As such, the City Council must take the steps necessary to have this policy reversed and to require HASA to pay the full brokers fee for their clients.

The brokers fee issue, however, is merely one of several challenges with HASA that require City Council oversight. There are some fundamental issues regarding the work of HASA that impact the ability of clients to find housing – issues that relate to the basic authority of HASA workers and the level of accountability HASA faces for its decisions.

For people living with HIV/AIDS in search of decent and affordable housing, HASA’s often slow and inconsistent bureaucracy, lack of transparency and virtual absence of accountability are barriers to finding housing. At each step along the process, these barriers either prevent clients from securing the stable housing that is so critical to their health and well-being, or create situations in which our staff must spend considerable time advocating with HASA staff for something that should be well within the clients’ rights. As a result, more time is spent on a process that should be – in fact, could be – considerably more efficient.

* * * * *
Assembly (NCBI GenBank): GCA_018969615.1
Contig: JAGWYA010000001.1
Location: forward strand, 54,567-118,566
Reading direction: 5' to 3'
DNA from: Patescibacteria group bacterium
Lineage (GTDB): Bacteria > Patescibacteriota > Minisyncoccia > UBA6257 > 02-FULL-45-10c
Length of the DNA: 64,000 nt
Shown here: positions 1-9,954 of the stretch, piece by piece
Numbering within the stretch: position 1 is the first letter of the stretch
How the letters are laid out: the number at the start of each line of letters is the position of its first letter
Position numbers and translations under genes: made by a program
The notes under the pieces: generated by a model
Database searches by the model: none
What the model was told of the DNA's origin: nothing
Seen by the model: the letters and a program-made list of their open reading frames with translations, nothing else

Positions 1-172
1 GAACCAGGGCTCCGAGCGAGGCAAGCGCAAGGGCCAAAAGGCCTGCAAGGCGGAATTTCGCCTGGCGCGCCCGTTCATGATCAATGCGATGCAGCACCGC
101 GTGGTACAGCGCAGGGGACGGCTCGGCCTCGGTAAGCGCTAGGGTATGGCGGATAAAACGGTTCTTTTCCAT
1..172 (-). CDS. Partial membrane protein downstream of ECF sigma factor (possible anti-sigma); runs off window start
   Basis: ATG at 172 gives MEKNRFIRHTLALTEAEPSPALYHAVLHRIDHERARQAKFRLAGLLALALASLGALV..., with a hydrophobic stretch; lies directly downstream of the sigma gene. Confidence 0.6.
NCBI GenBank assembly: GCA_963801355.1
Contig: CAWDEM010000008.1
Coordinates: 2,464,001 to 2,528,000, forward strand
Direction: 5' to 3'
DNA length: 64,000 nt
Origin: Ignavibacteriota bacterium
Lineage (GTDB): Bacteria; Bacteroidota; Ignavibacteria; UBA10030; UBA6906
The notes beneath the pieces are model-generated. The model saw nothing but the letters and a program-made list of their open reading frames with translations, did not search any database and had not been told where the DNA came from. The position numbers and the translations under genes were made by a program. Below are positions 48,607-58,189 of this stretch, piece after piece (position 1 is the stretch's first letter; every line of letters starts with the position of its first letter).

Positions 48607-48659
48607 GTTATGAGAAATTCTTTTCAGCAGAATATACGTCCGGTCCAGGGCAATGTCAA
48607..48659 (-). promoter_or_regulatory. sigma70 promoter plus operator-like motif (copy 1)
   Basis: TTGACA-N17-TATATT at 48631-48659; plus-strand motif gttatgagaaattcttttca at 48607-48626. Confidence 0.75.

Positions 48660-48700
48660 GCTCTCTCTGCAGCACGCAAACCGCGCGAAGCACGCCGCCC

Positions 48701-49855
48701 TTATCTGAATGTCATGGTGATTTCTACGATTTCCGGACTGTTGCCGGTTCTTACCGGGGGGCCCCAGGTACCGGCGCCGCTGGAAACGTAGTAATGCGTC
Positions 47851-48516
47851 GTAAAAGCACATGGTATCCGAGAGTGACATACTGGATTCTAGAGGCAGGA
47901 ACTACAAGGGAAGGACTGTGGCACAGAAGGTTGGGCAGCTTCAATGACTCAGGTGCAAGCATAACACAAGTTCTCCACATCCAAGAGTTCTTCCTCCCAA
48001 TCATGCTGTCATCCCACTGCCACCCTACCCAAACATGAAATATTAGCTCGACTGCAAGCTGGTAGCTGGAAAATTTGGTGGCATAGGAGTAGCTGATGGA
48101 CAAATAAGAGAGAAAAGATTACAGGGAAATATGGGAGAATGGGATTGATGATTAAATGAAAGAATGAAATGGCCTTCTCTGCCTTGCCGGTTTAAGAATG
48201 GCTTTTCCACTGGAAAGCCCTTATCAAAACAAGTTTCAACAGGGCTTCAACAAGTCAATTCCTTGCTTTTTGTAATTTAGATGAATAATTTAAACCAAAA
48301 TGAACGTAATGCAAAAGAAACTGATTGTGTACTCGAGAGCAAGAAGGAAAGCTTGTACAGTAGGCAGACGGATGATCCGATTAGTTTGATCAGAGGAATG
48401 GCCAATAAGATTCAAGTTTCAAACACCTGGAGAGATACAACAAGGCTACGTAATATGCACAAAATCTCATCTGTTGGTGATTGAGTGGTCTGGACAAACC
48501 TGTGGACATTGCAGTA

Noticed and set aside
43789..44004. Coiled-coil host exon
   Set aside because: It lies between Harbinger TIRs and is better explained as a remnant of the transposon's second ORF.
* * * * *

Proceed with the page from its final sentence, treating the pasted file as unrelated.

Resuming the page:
There are two primary points along someone’s interaction with HASA that are of particular concern to the Partnership and which require additional Council oversight – HASA’s assessment as to the type of housing to which an individual should be entitled (e.g., independent or supportive); and HASA’s determination as to whether a specific apartment is appropriate for rental to a client. 

It is clear to us, based on our experience with these assessments, that either there is an absence of consistent regulations, guidelines and training as to how these assessments are conducted or HASA front-line workers act arbitrarily and do not consistently follow whatever regulations or guidelines may exist. When clients are first assessed, for example, regarding type of housing, there is little if any consideration given to the concept of client choice or the input of others (case managers, social workers) who have a far deeper connection with and understanding of the client’s abilities and needs. Decisions on these issues are rarely supported by reasoning, executed without written notice and without the opportunity for any review or appeal.